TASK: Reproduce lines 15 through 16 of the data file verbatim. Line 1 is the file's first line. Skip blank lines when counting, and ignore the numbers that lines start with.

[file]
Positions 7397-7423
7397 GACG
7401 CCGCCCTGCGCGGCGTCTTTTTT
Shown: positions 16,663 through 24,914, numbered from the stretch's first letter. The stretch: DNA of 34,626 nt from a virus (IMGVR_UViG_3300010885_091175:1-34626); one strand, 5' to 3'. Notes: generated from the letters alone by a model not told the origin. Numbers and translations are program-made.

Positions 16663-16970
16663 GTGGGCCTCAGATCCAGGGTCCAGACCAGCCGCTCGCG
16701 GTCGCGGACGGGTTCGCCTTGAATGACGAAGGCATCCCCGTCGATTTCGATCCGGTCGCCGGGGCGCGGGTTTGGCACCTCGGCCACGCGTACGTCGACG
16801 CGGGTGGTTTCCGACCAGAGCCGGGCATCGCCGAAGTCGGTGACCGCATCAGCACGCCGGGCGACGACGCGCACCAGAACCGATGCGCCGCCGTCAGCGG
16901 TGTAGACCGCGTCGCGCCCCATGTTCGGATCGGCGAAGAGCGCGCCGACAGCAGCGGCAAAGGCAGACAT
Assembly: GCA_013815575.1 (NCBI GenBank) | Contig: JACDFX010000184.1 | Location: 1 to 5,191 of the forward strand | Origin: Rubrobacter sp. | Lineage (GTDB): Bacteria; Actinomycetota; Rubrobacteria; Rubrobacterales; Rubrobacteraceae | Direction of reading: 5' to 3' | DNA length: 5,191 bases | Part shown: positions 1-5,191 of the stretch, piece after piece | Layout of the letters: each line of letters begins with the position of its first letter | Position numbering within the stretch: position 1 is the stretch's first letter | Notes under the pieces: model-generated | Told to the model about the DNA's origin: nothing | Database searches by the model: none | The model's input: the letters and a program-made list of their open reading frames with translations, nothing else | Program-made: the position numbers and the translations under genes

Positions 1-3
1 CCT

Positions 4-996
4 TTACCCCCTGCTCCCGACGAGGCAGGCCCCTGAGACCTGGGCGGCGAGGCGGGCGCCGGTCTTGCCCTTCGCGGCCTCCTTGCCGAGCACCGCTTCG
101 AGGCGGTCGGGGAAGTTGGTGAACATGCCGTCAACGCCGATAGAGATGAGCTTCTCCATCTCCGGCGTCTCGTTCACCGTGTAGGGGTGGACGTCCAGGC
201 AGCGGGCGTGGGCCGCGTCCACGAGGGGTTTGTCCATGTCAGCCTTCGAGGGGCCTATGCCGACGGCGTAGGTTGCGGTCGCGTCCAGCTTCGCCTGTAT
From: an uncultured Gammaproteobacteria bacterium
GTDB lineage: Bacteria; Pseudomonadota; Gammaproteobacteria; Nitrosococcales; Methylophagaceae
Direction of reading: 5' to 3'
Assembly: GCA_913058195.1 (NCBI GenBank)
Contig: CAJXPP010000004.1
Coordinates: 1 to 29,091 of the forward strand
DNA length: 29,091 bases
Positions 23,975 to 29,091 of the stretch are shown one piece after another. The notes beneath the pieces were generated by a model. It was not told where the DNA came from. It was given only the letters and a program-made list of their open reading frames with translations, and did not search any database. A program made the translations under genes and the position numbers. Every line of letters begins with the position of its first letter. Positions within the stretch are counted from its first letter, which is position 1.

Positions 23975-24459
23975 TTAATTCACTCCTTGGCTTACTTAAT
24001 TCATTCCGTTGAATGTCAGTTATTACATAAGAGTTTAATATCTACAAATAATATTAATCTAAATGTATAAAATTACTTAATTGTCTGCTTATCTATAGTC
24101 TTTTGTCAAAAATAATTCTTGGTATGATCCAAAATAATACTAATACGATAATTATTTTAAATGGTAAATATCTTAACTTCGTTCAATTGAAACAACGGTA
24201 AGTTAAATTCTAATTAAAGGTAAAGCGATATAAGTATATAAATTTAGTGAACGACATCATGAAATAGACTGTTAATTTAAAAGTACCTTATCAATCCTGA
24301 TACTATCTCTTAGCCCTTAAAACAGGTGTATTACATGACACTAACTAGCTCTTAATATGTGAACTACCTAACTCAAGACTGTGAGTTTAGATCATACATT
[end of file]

101 AGGCGGTCGGGGAAGTTGGTGAACATGCCGTCAACGCCGATAGAGATGAGCTTCTCCATCTCCGGCGTCTCGTTCACCGTGTAGGGGTGGACGTCCAGGC
201 AGCGGGCGTGGGCCGCGTCCACGAGGGGTTTGTCCATGTCAGCCTTCGAGGGGCCTATGCCGACGGCGTAGGTTGCGGTCGCGTCCAGCTTCGCCTGTAT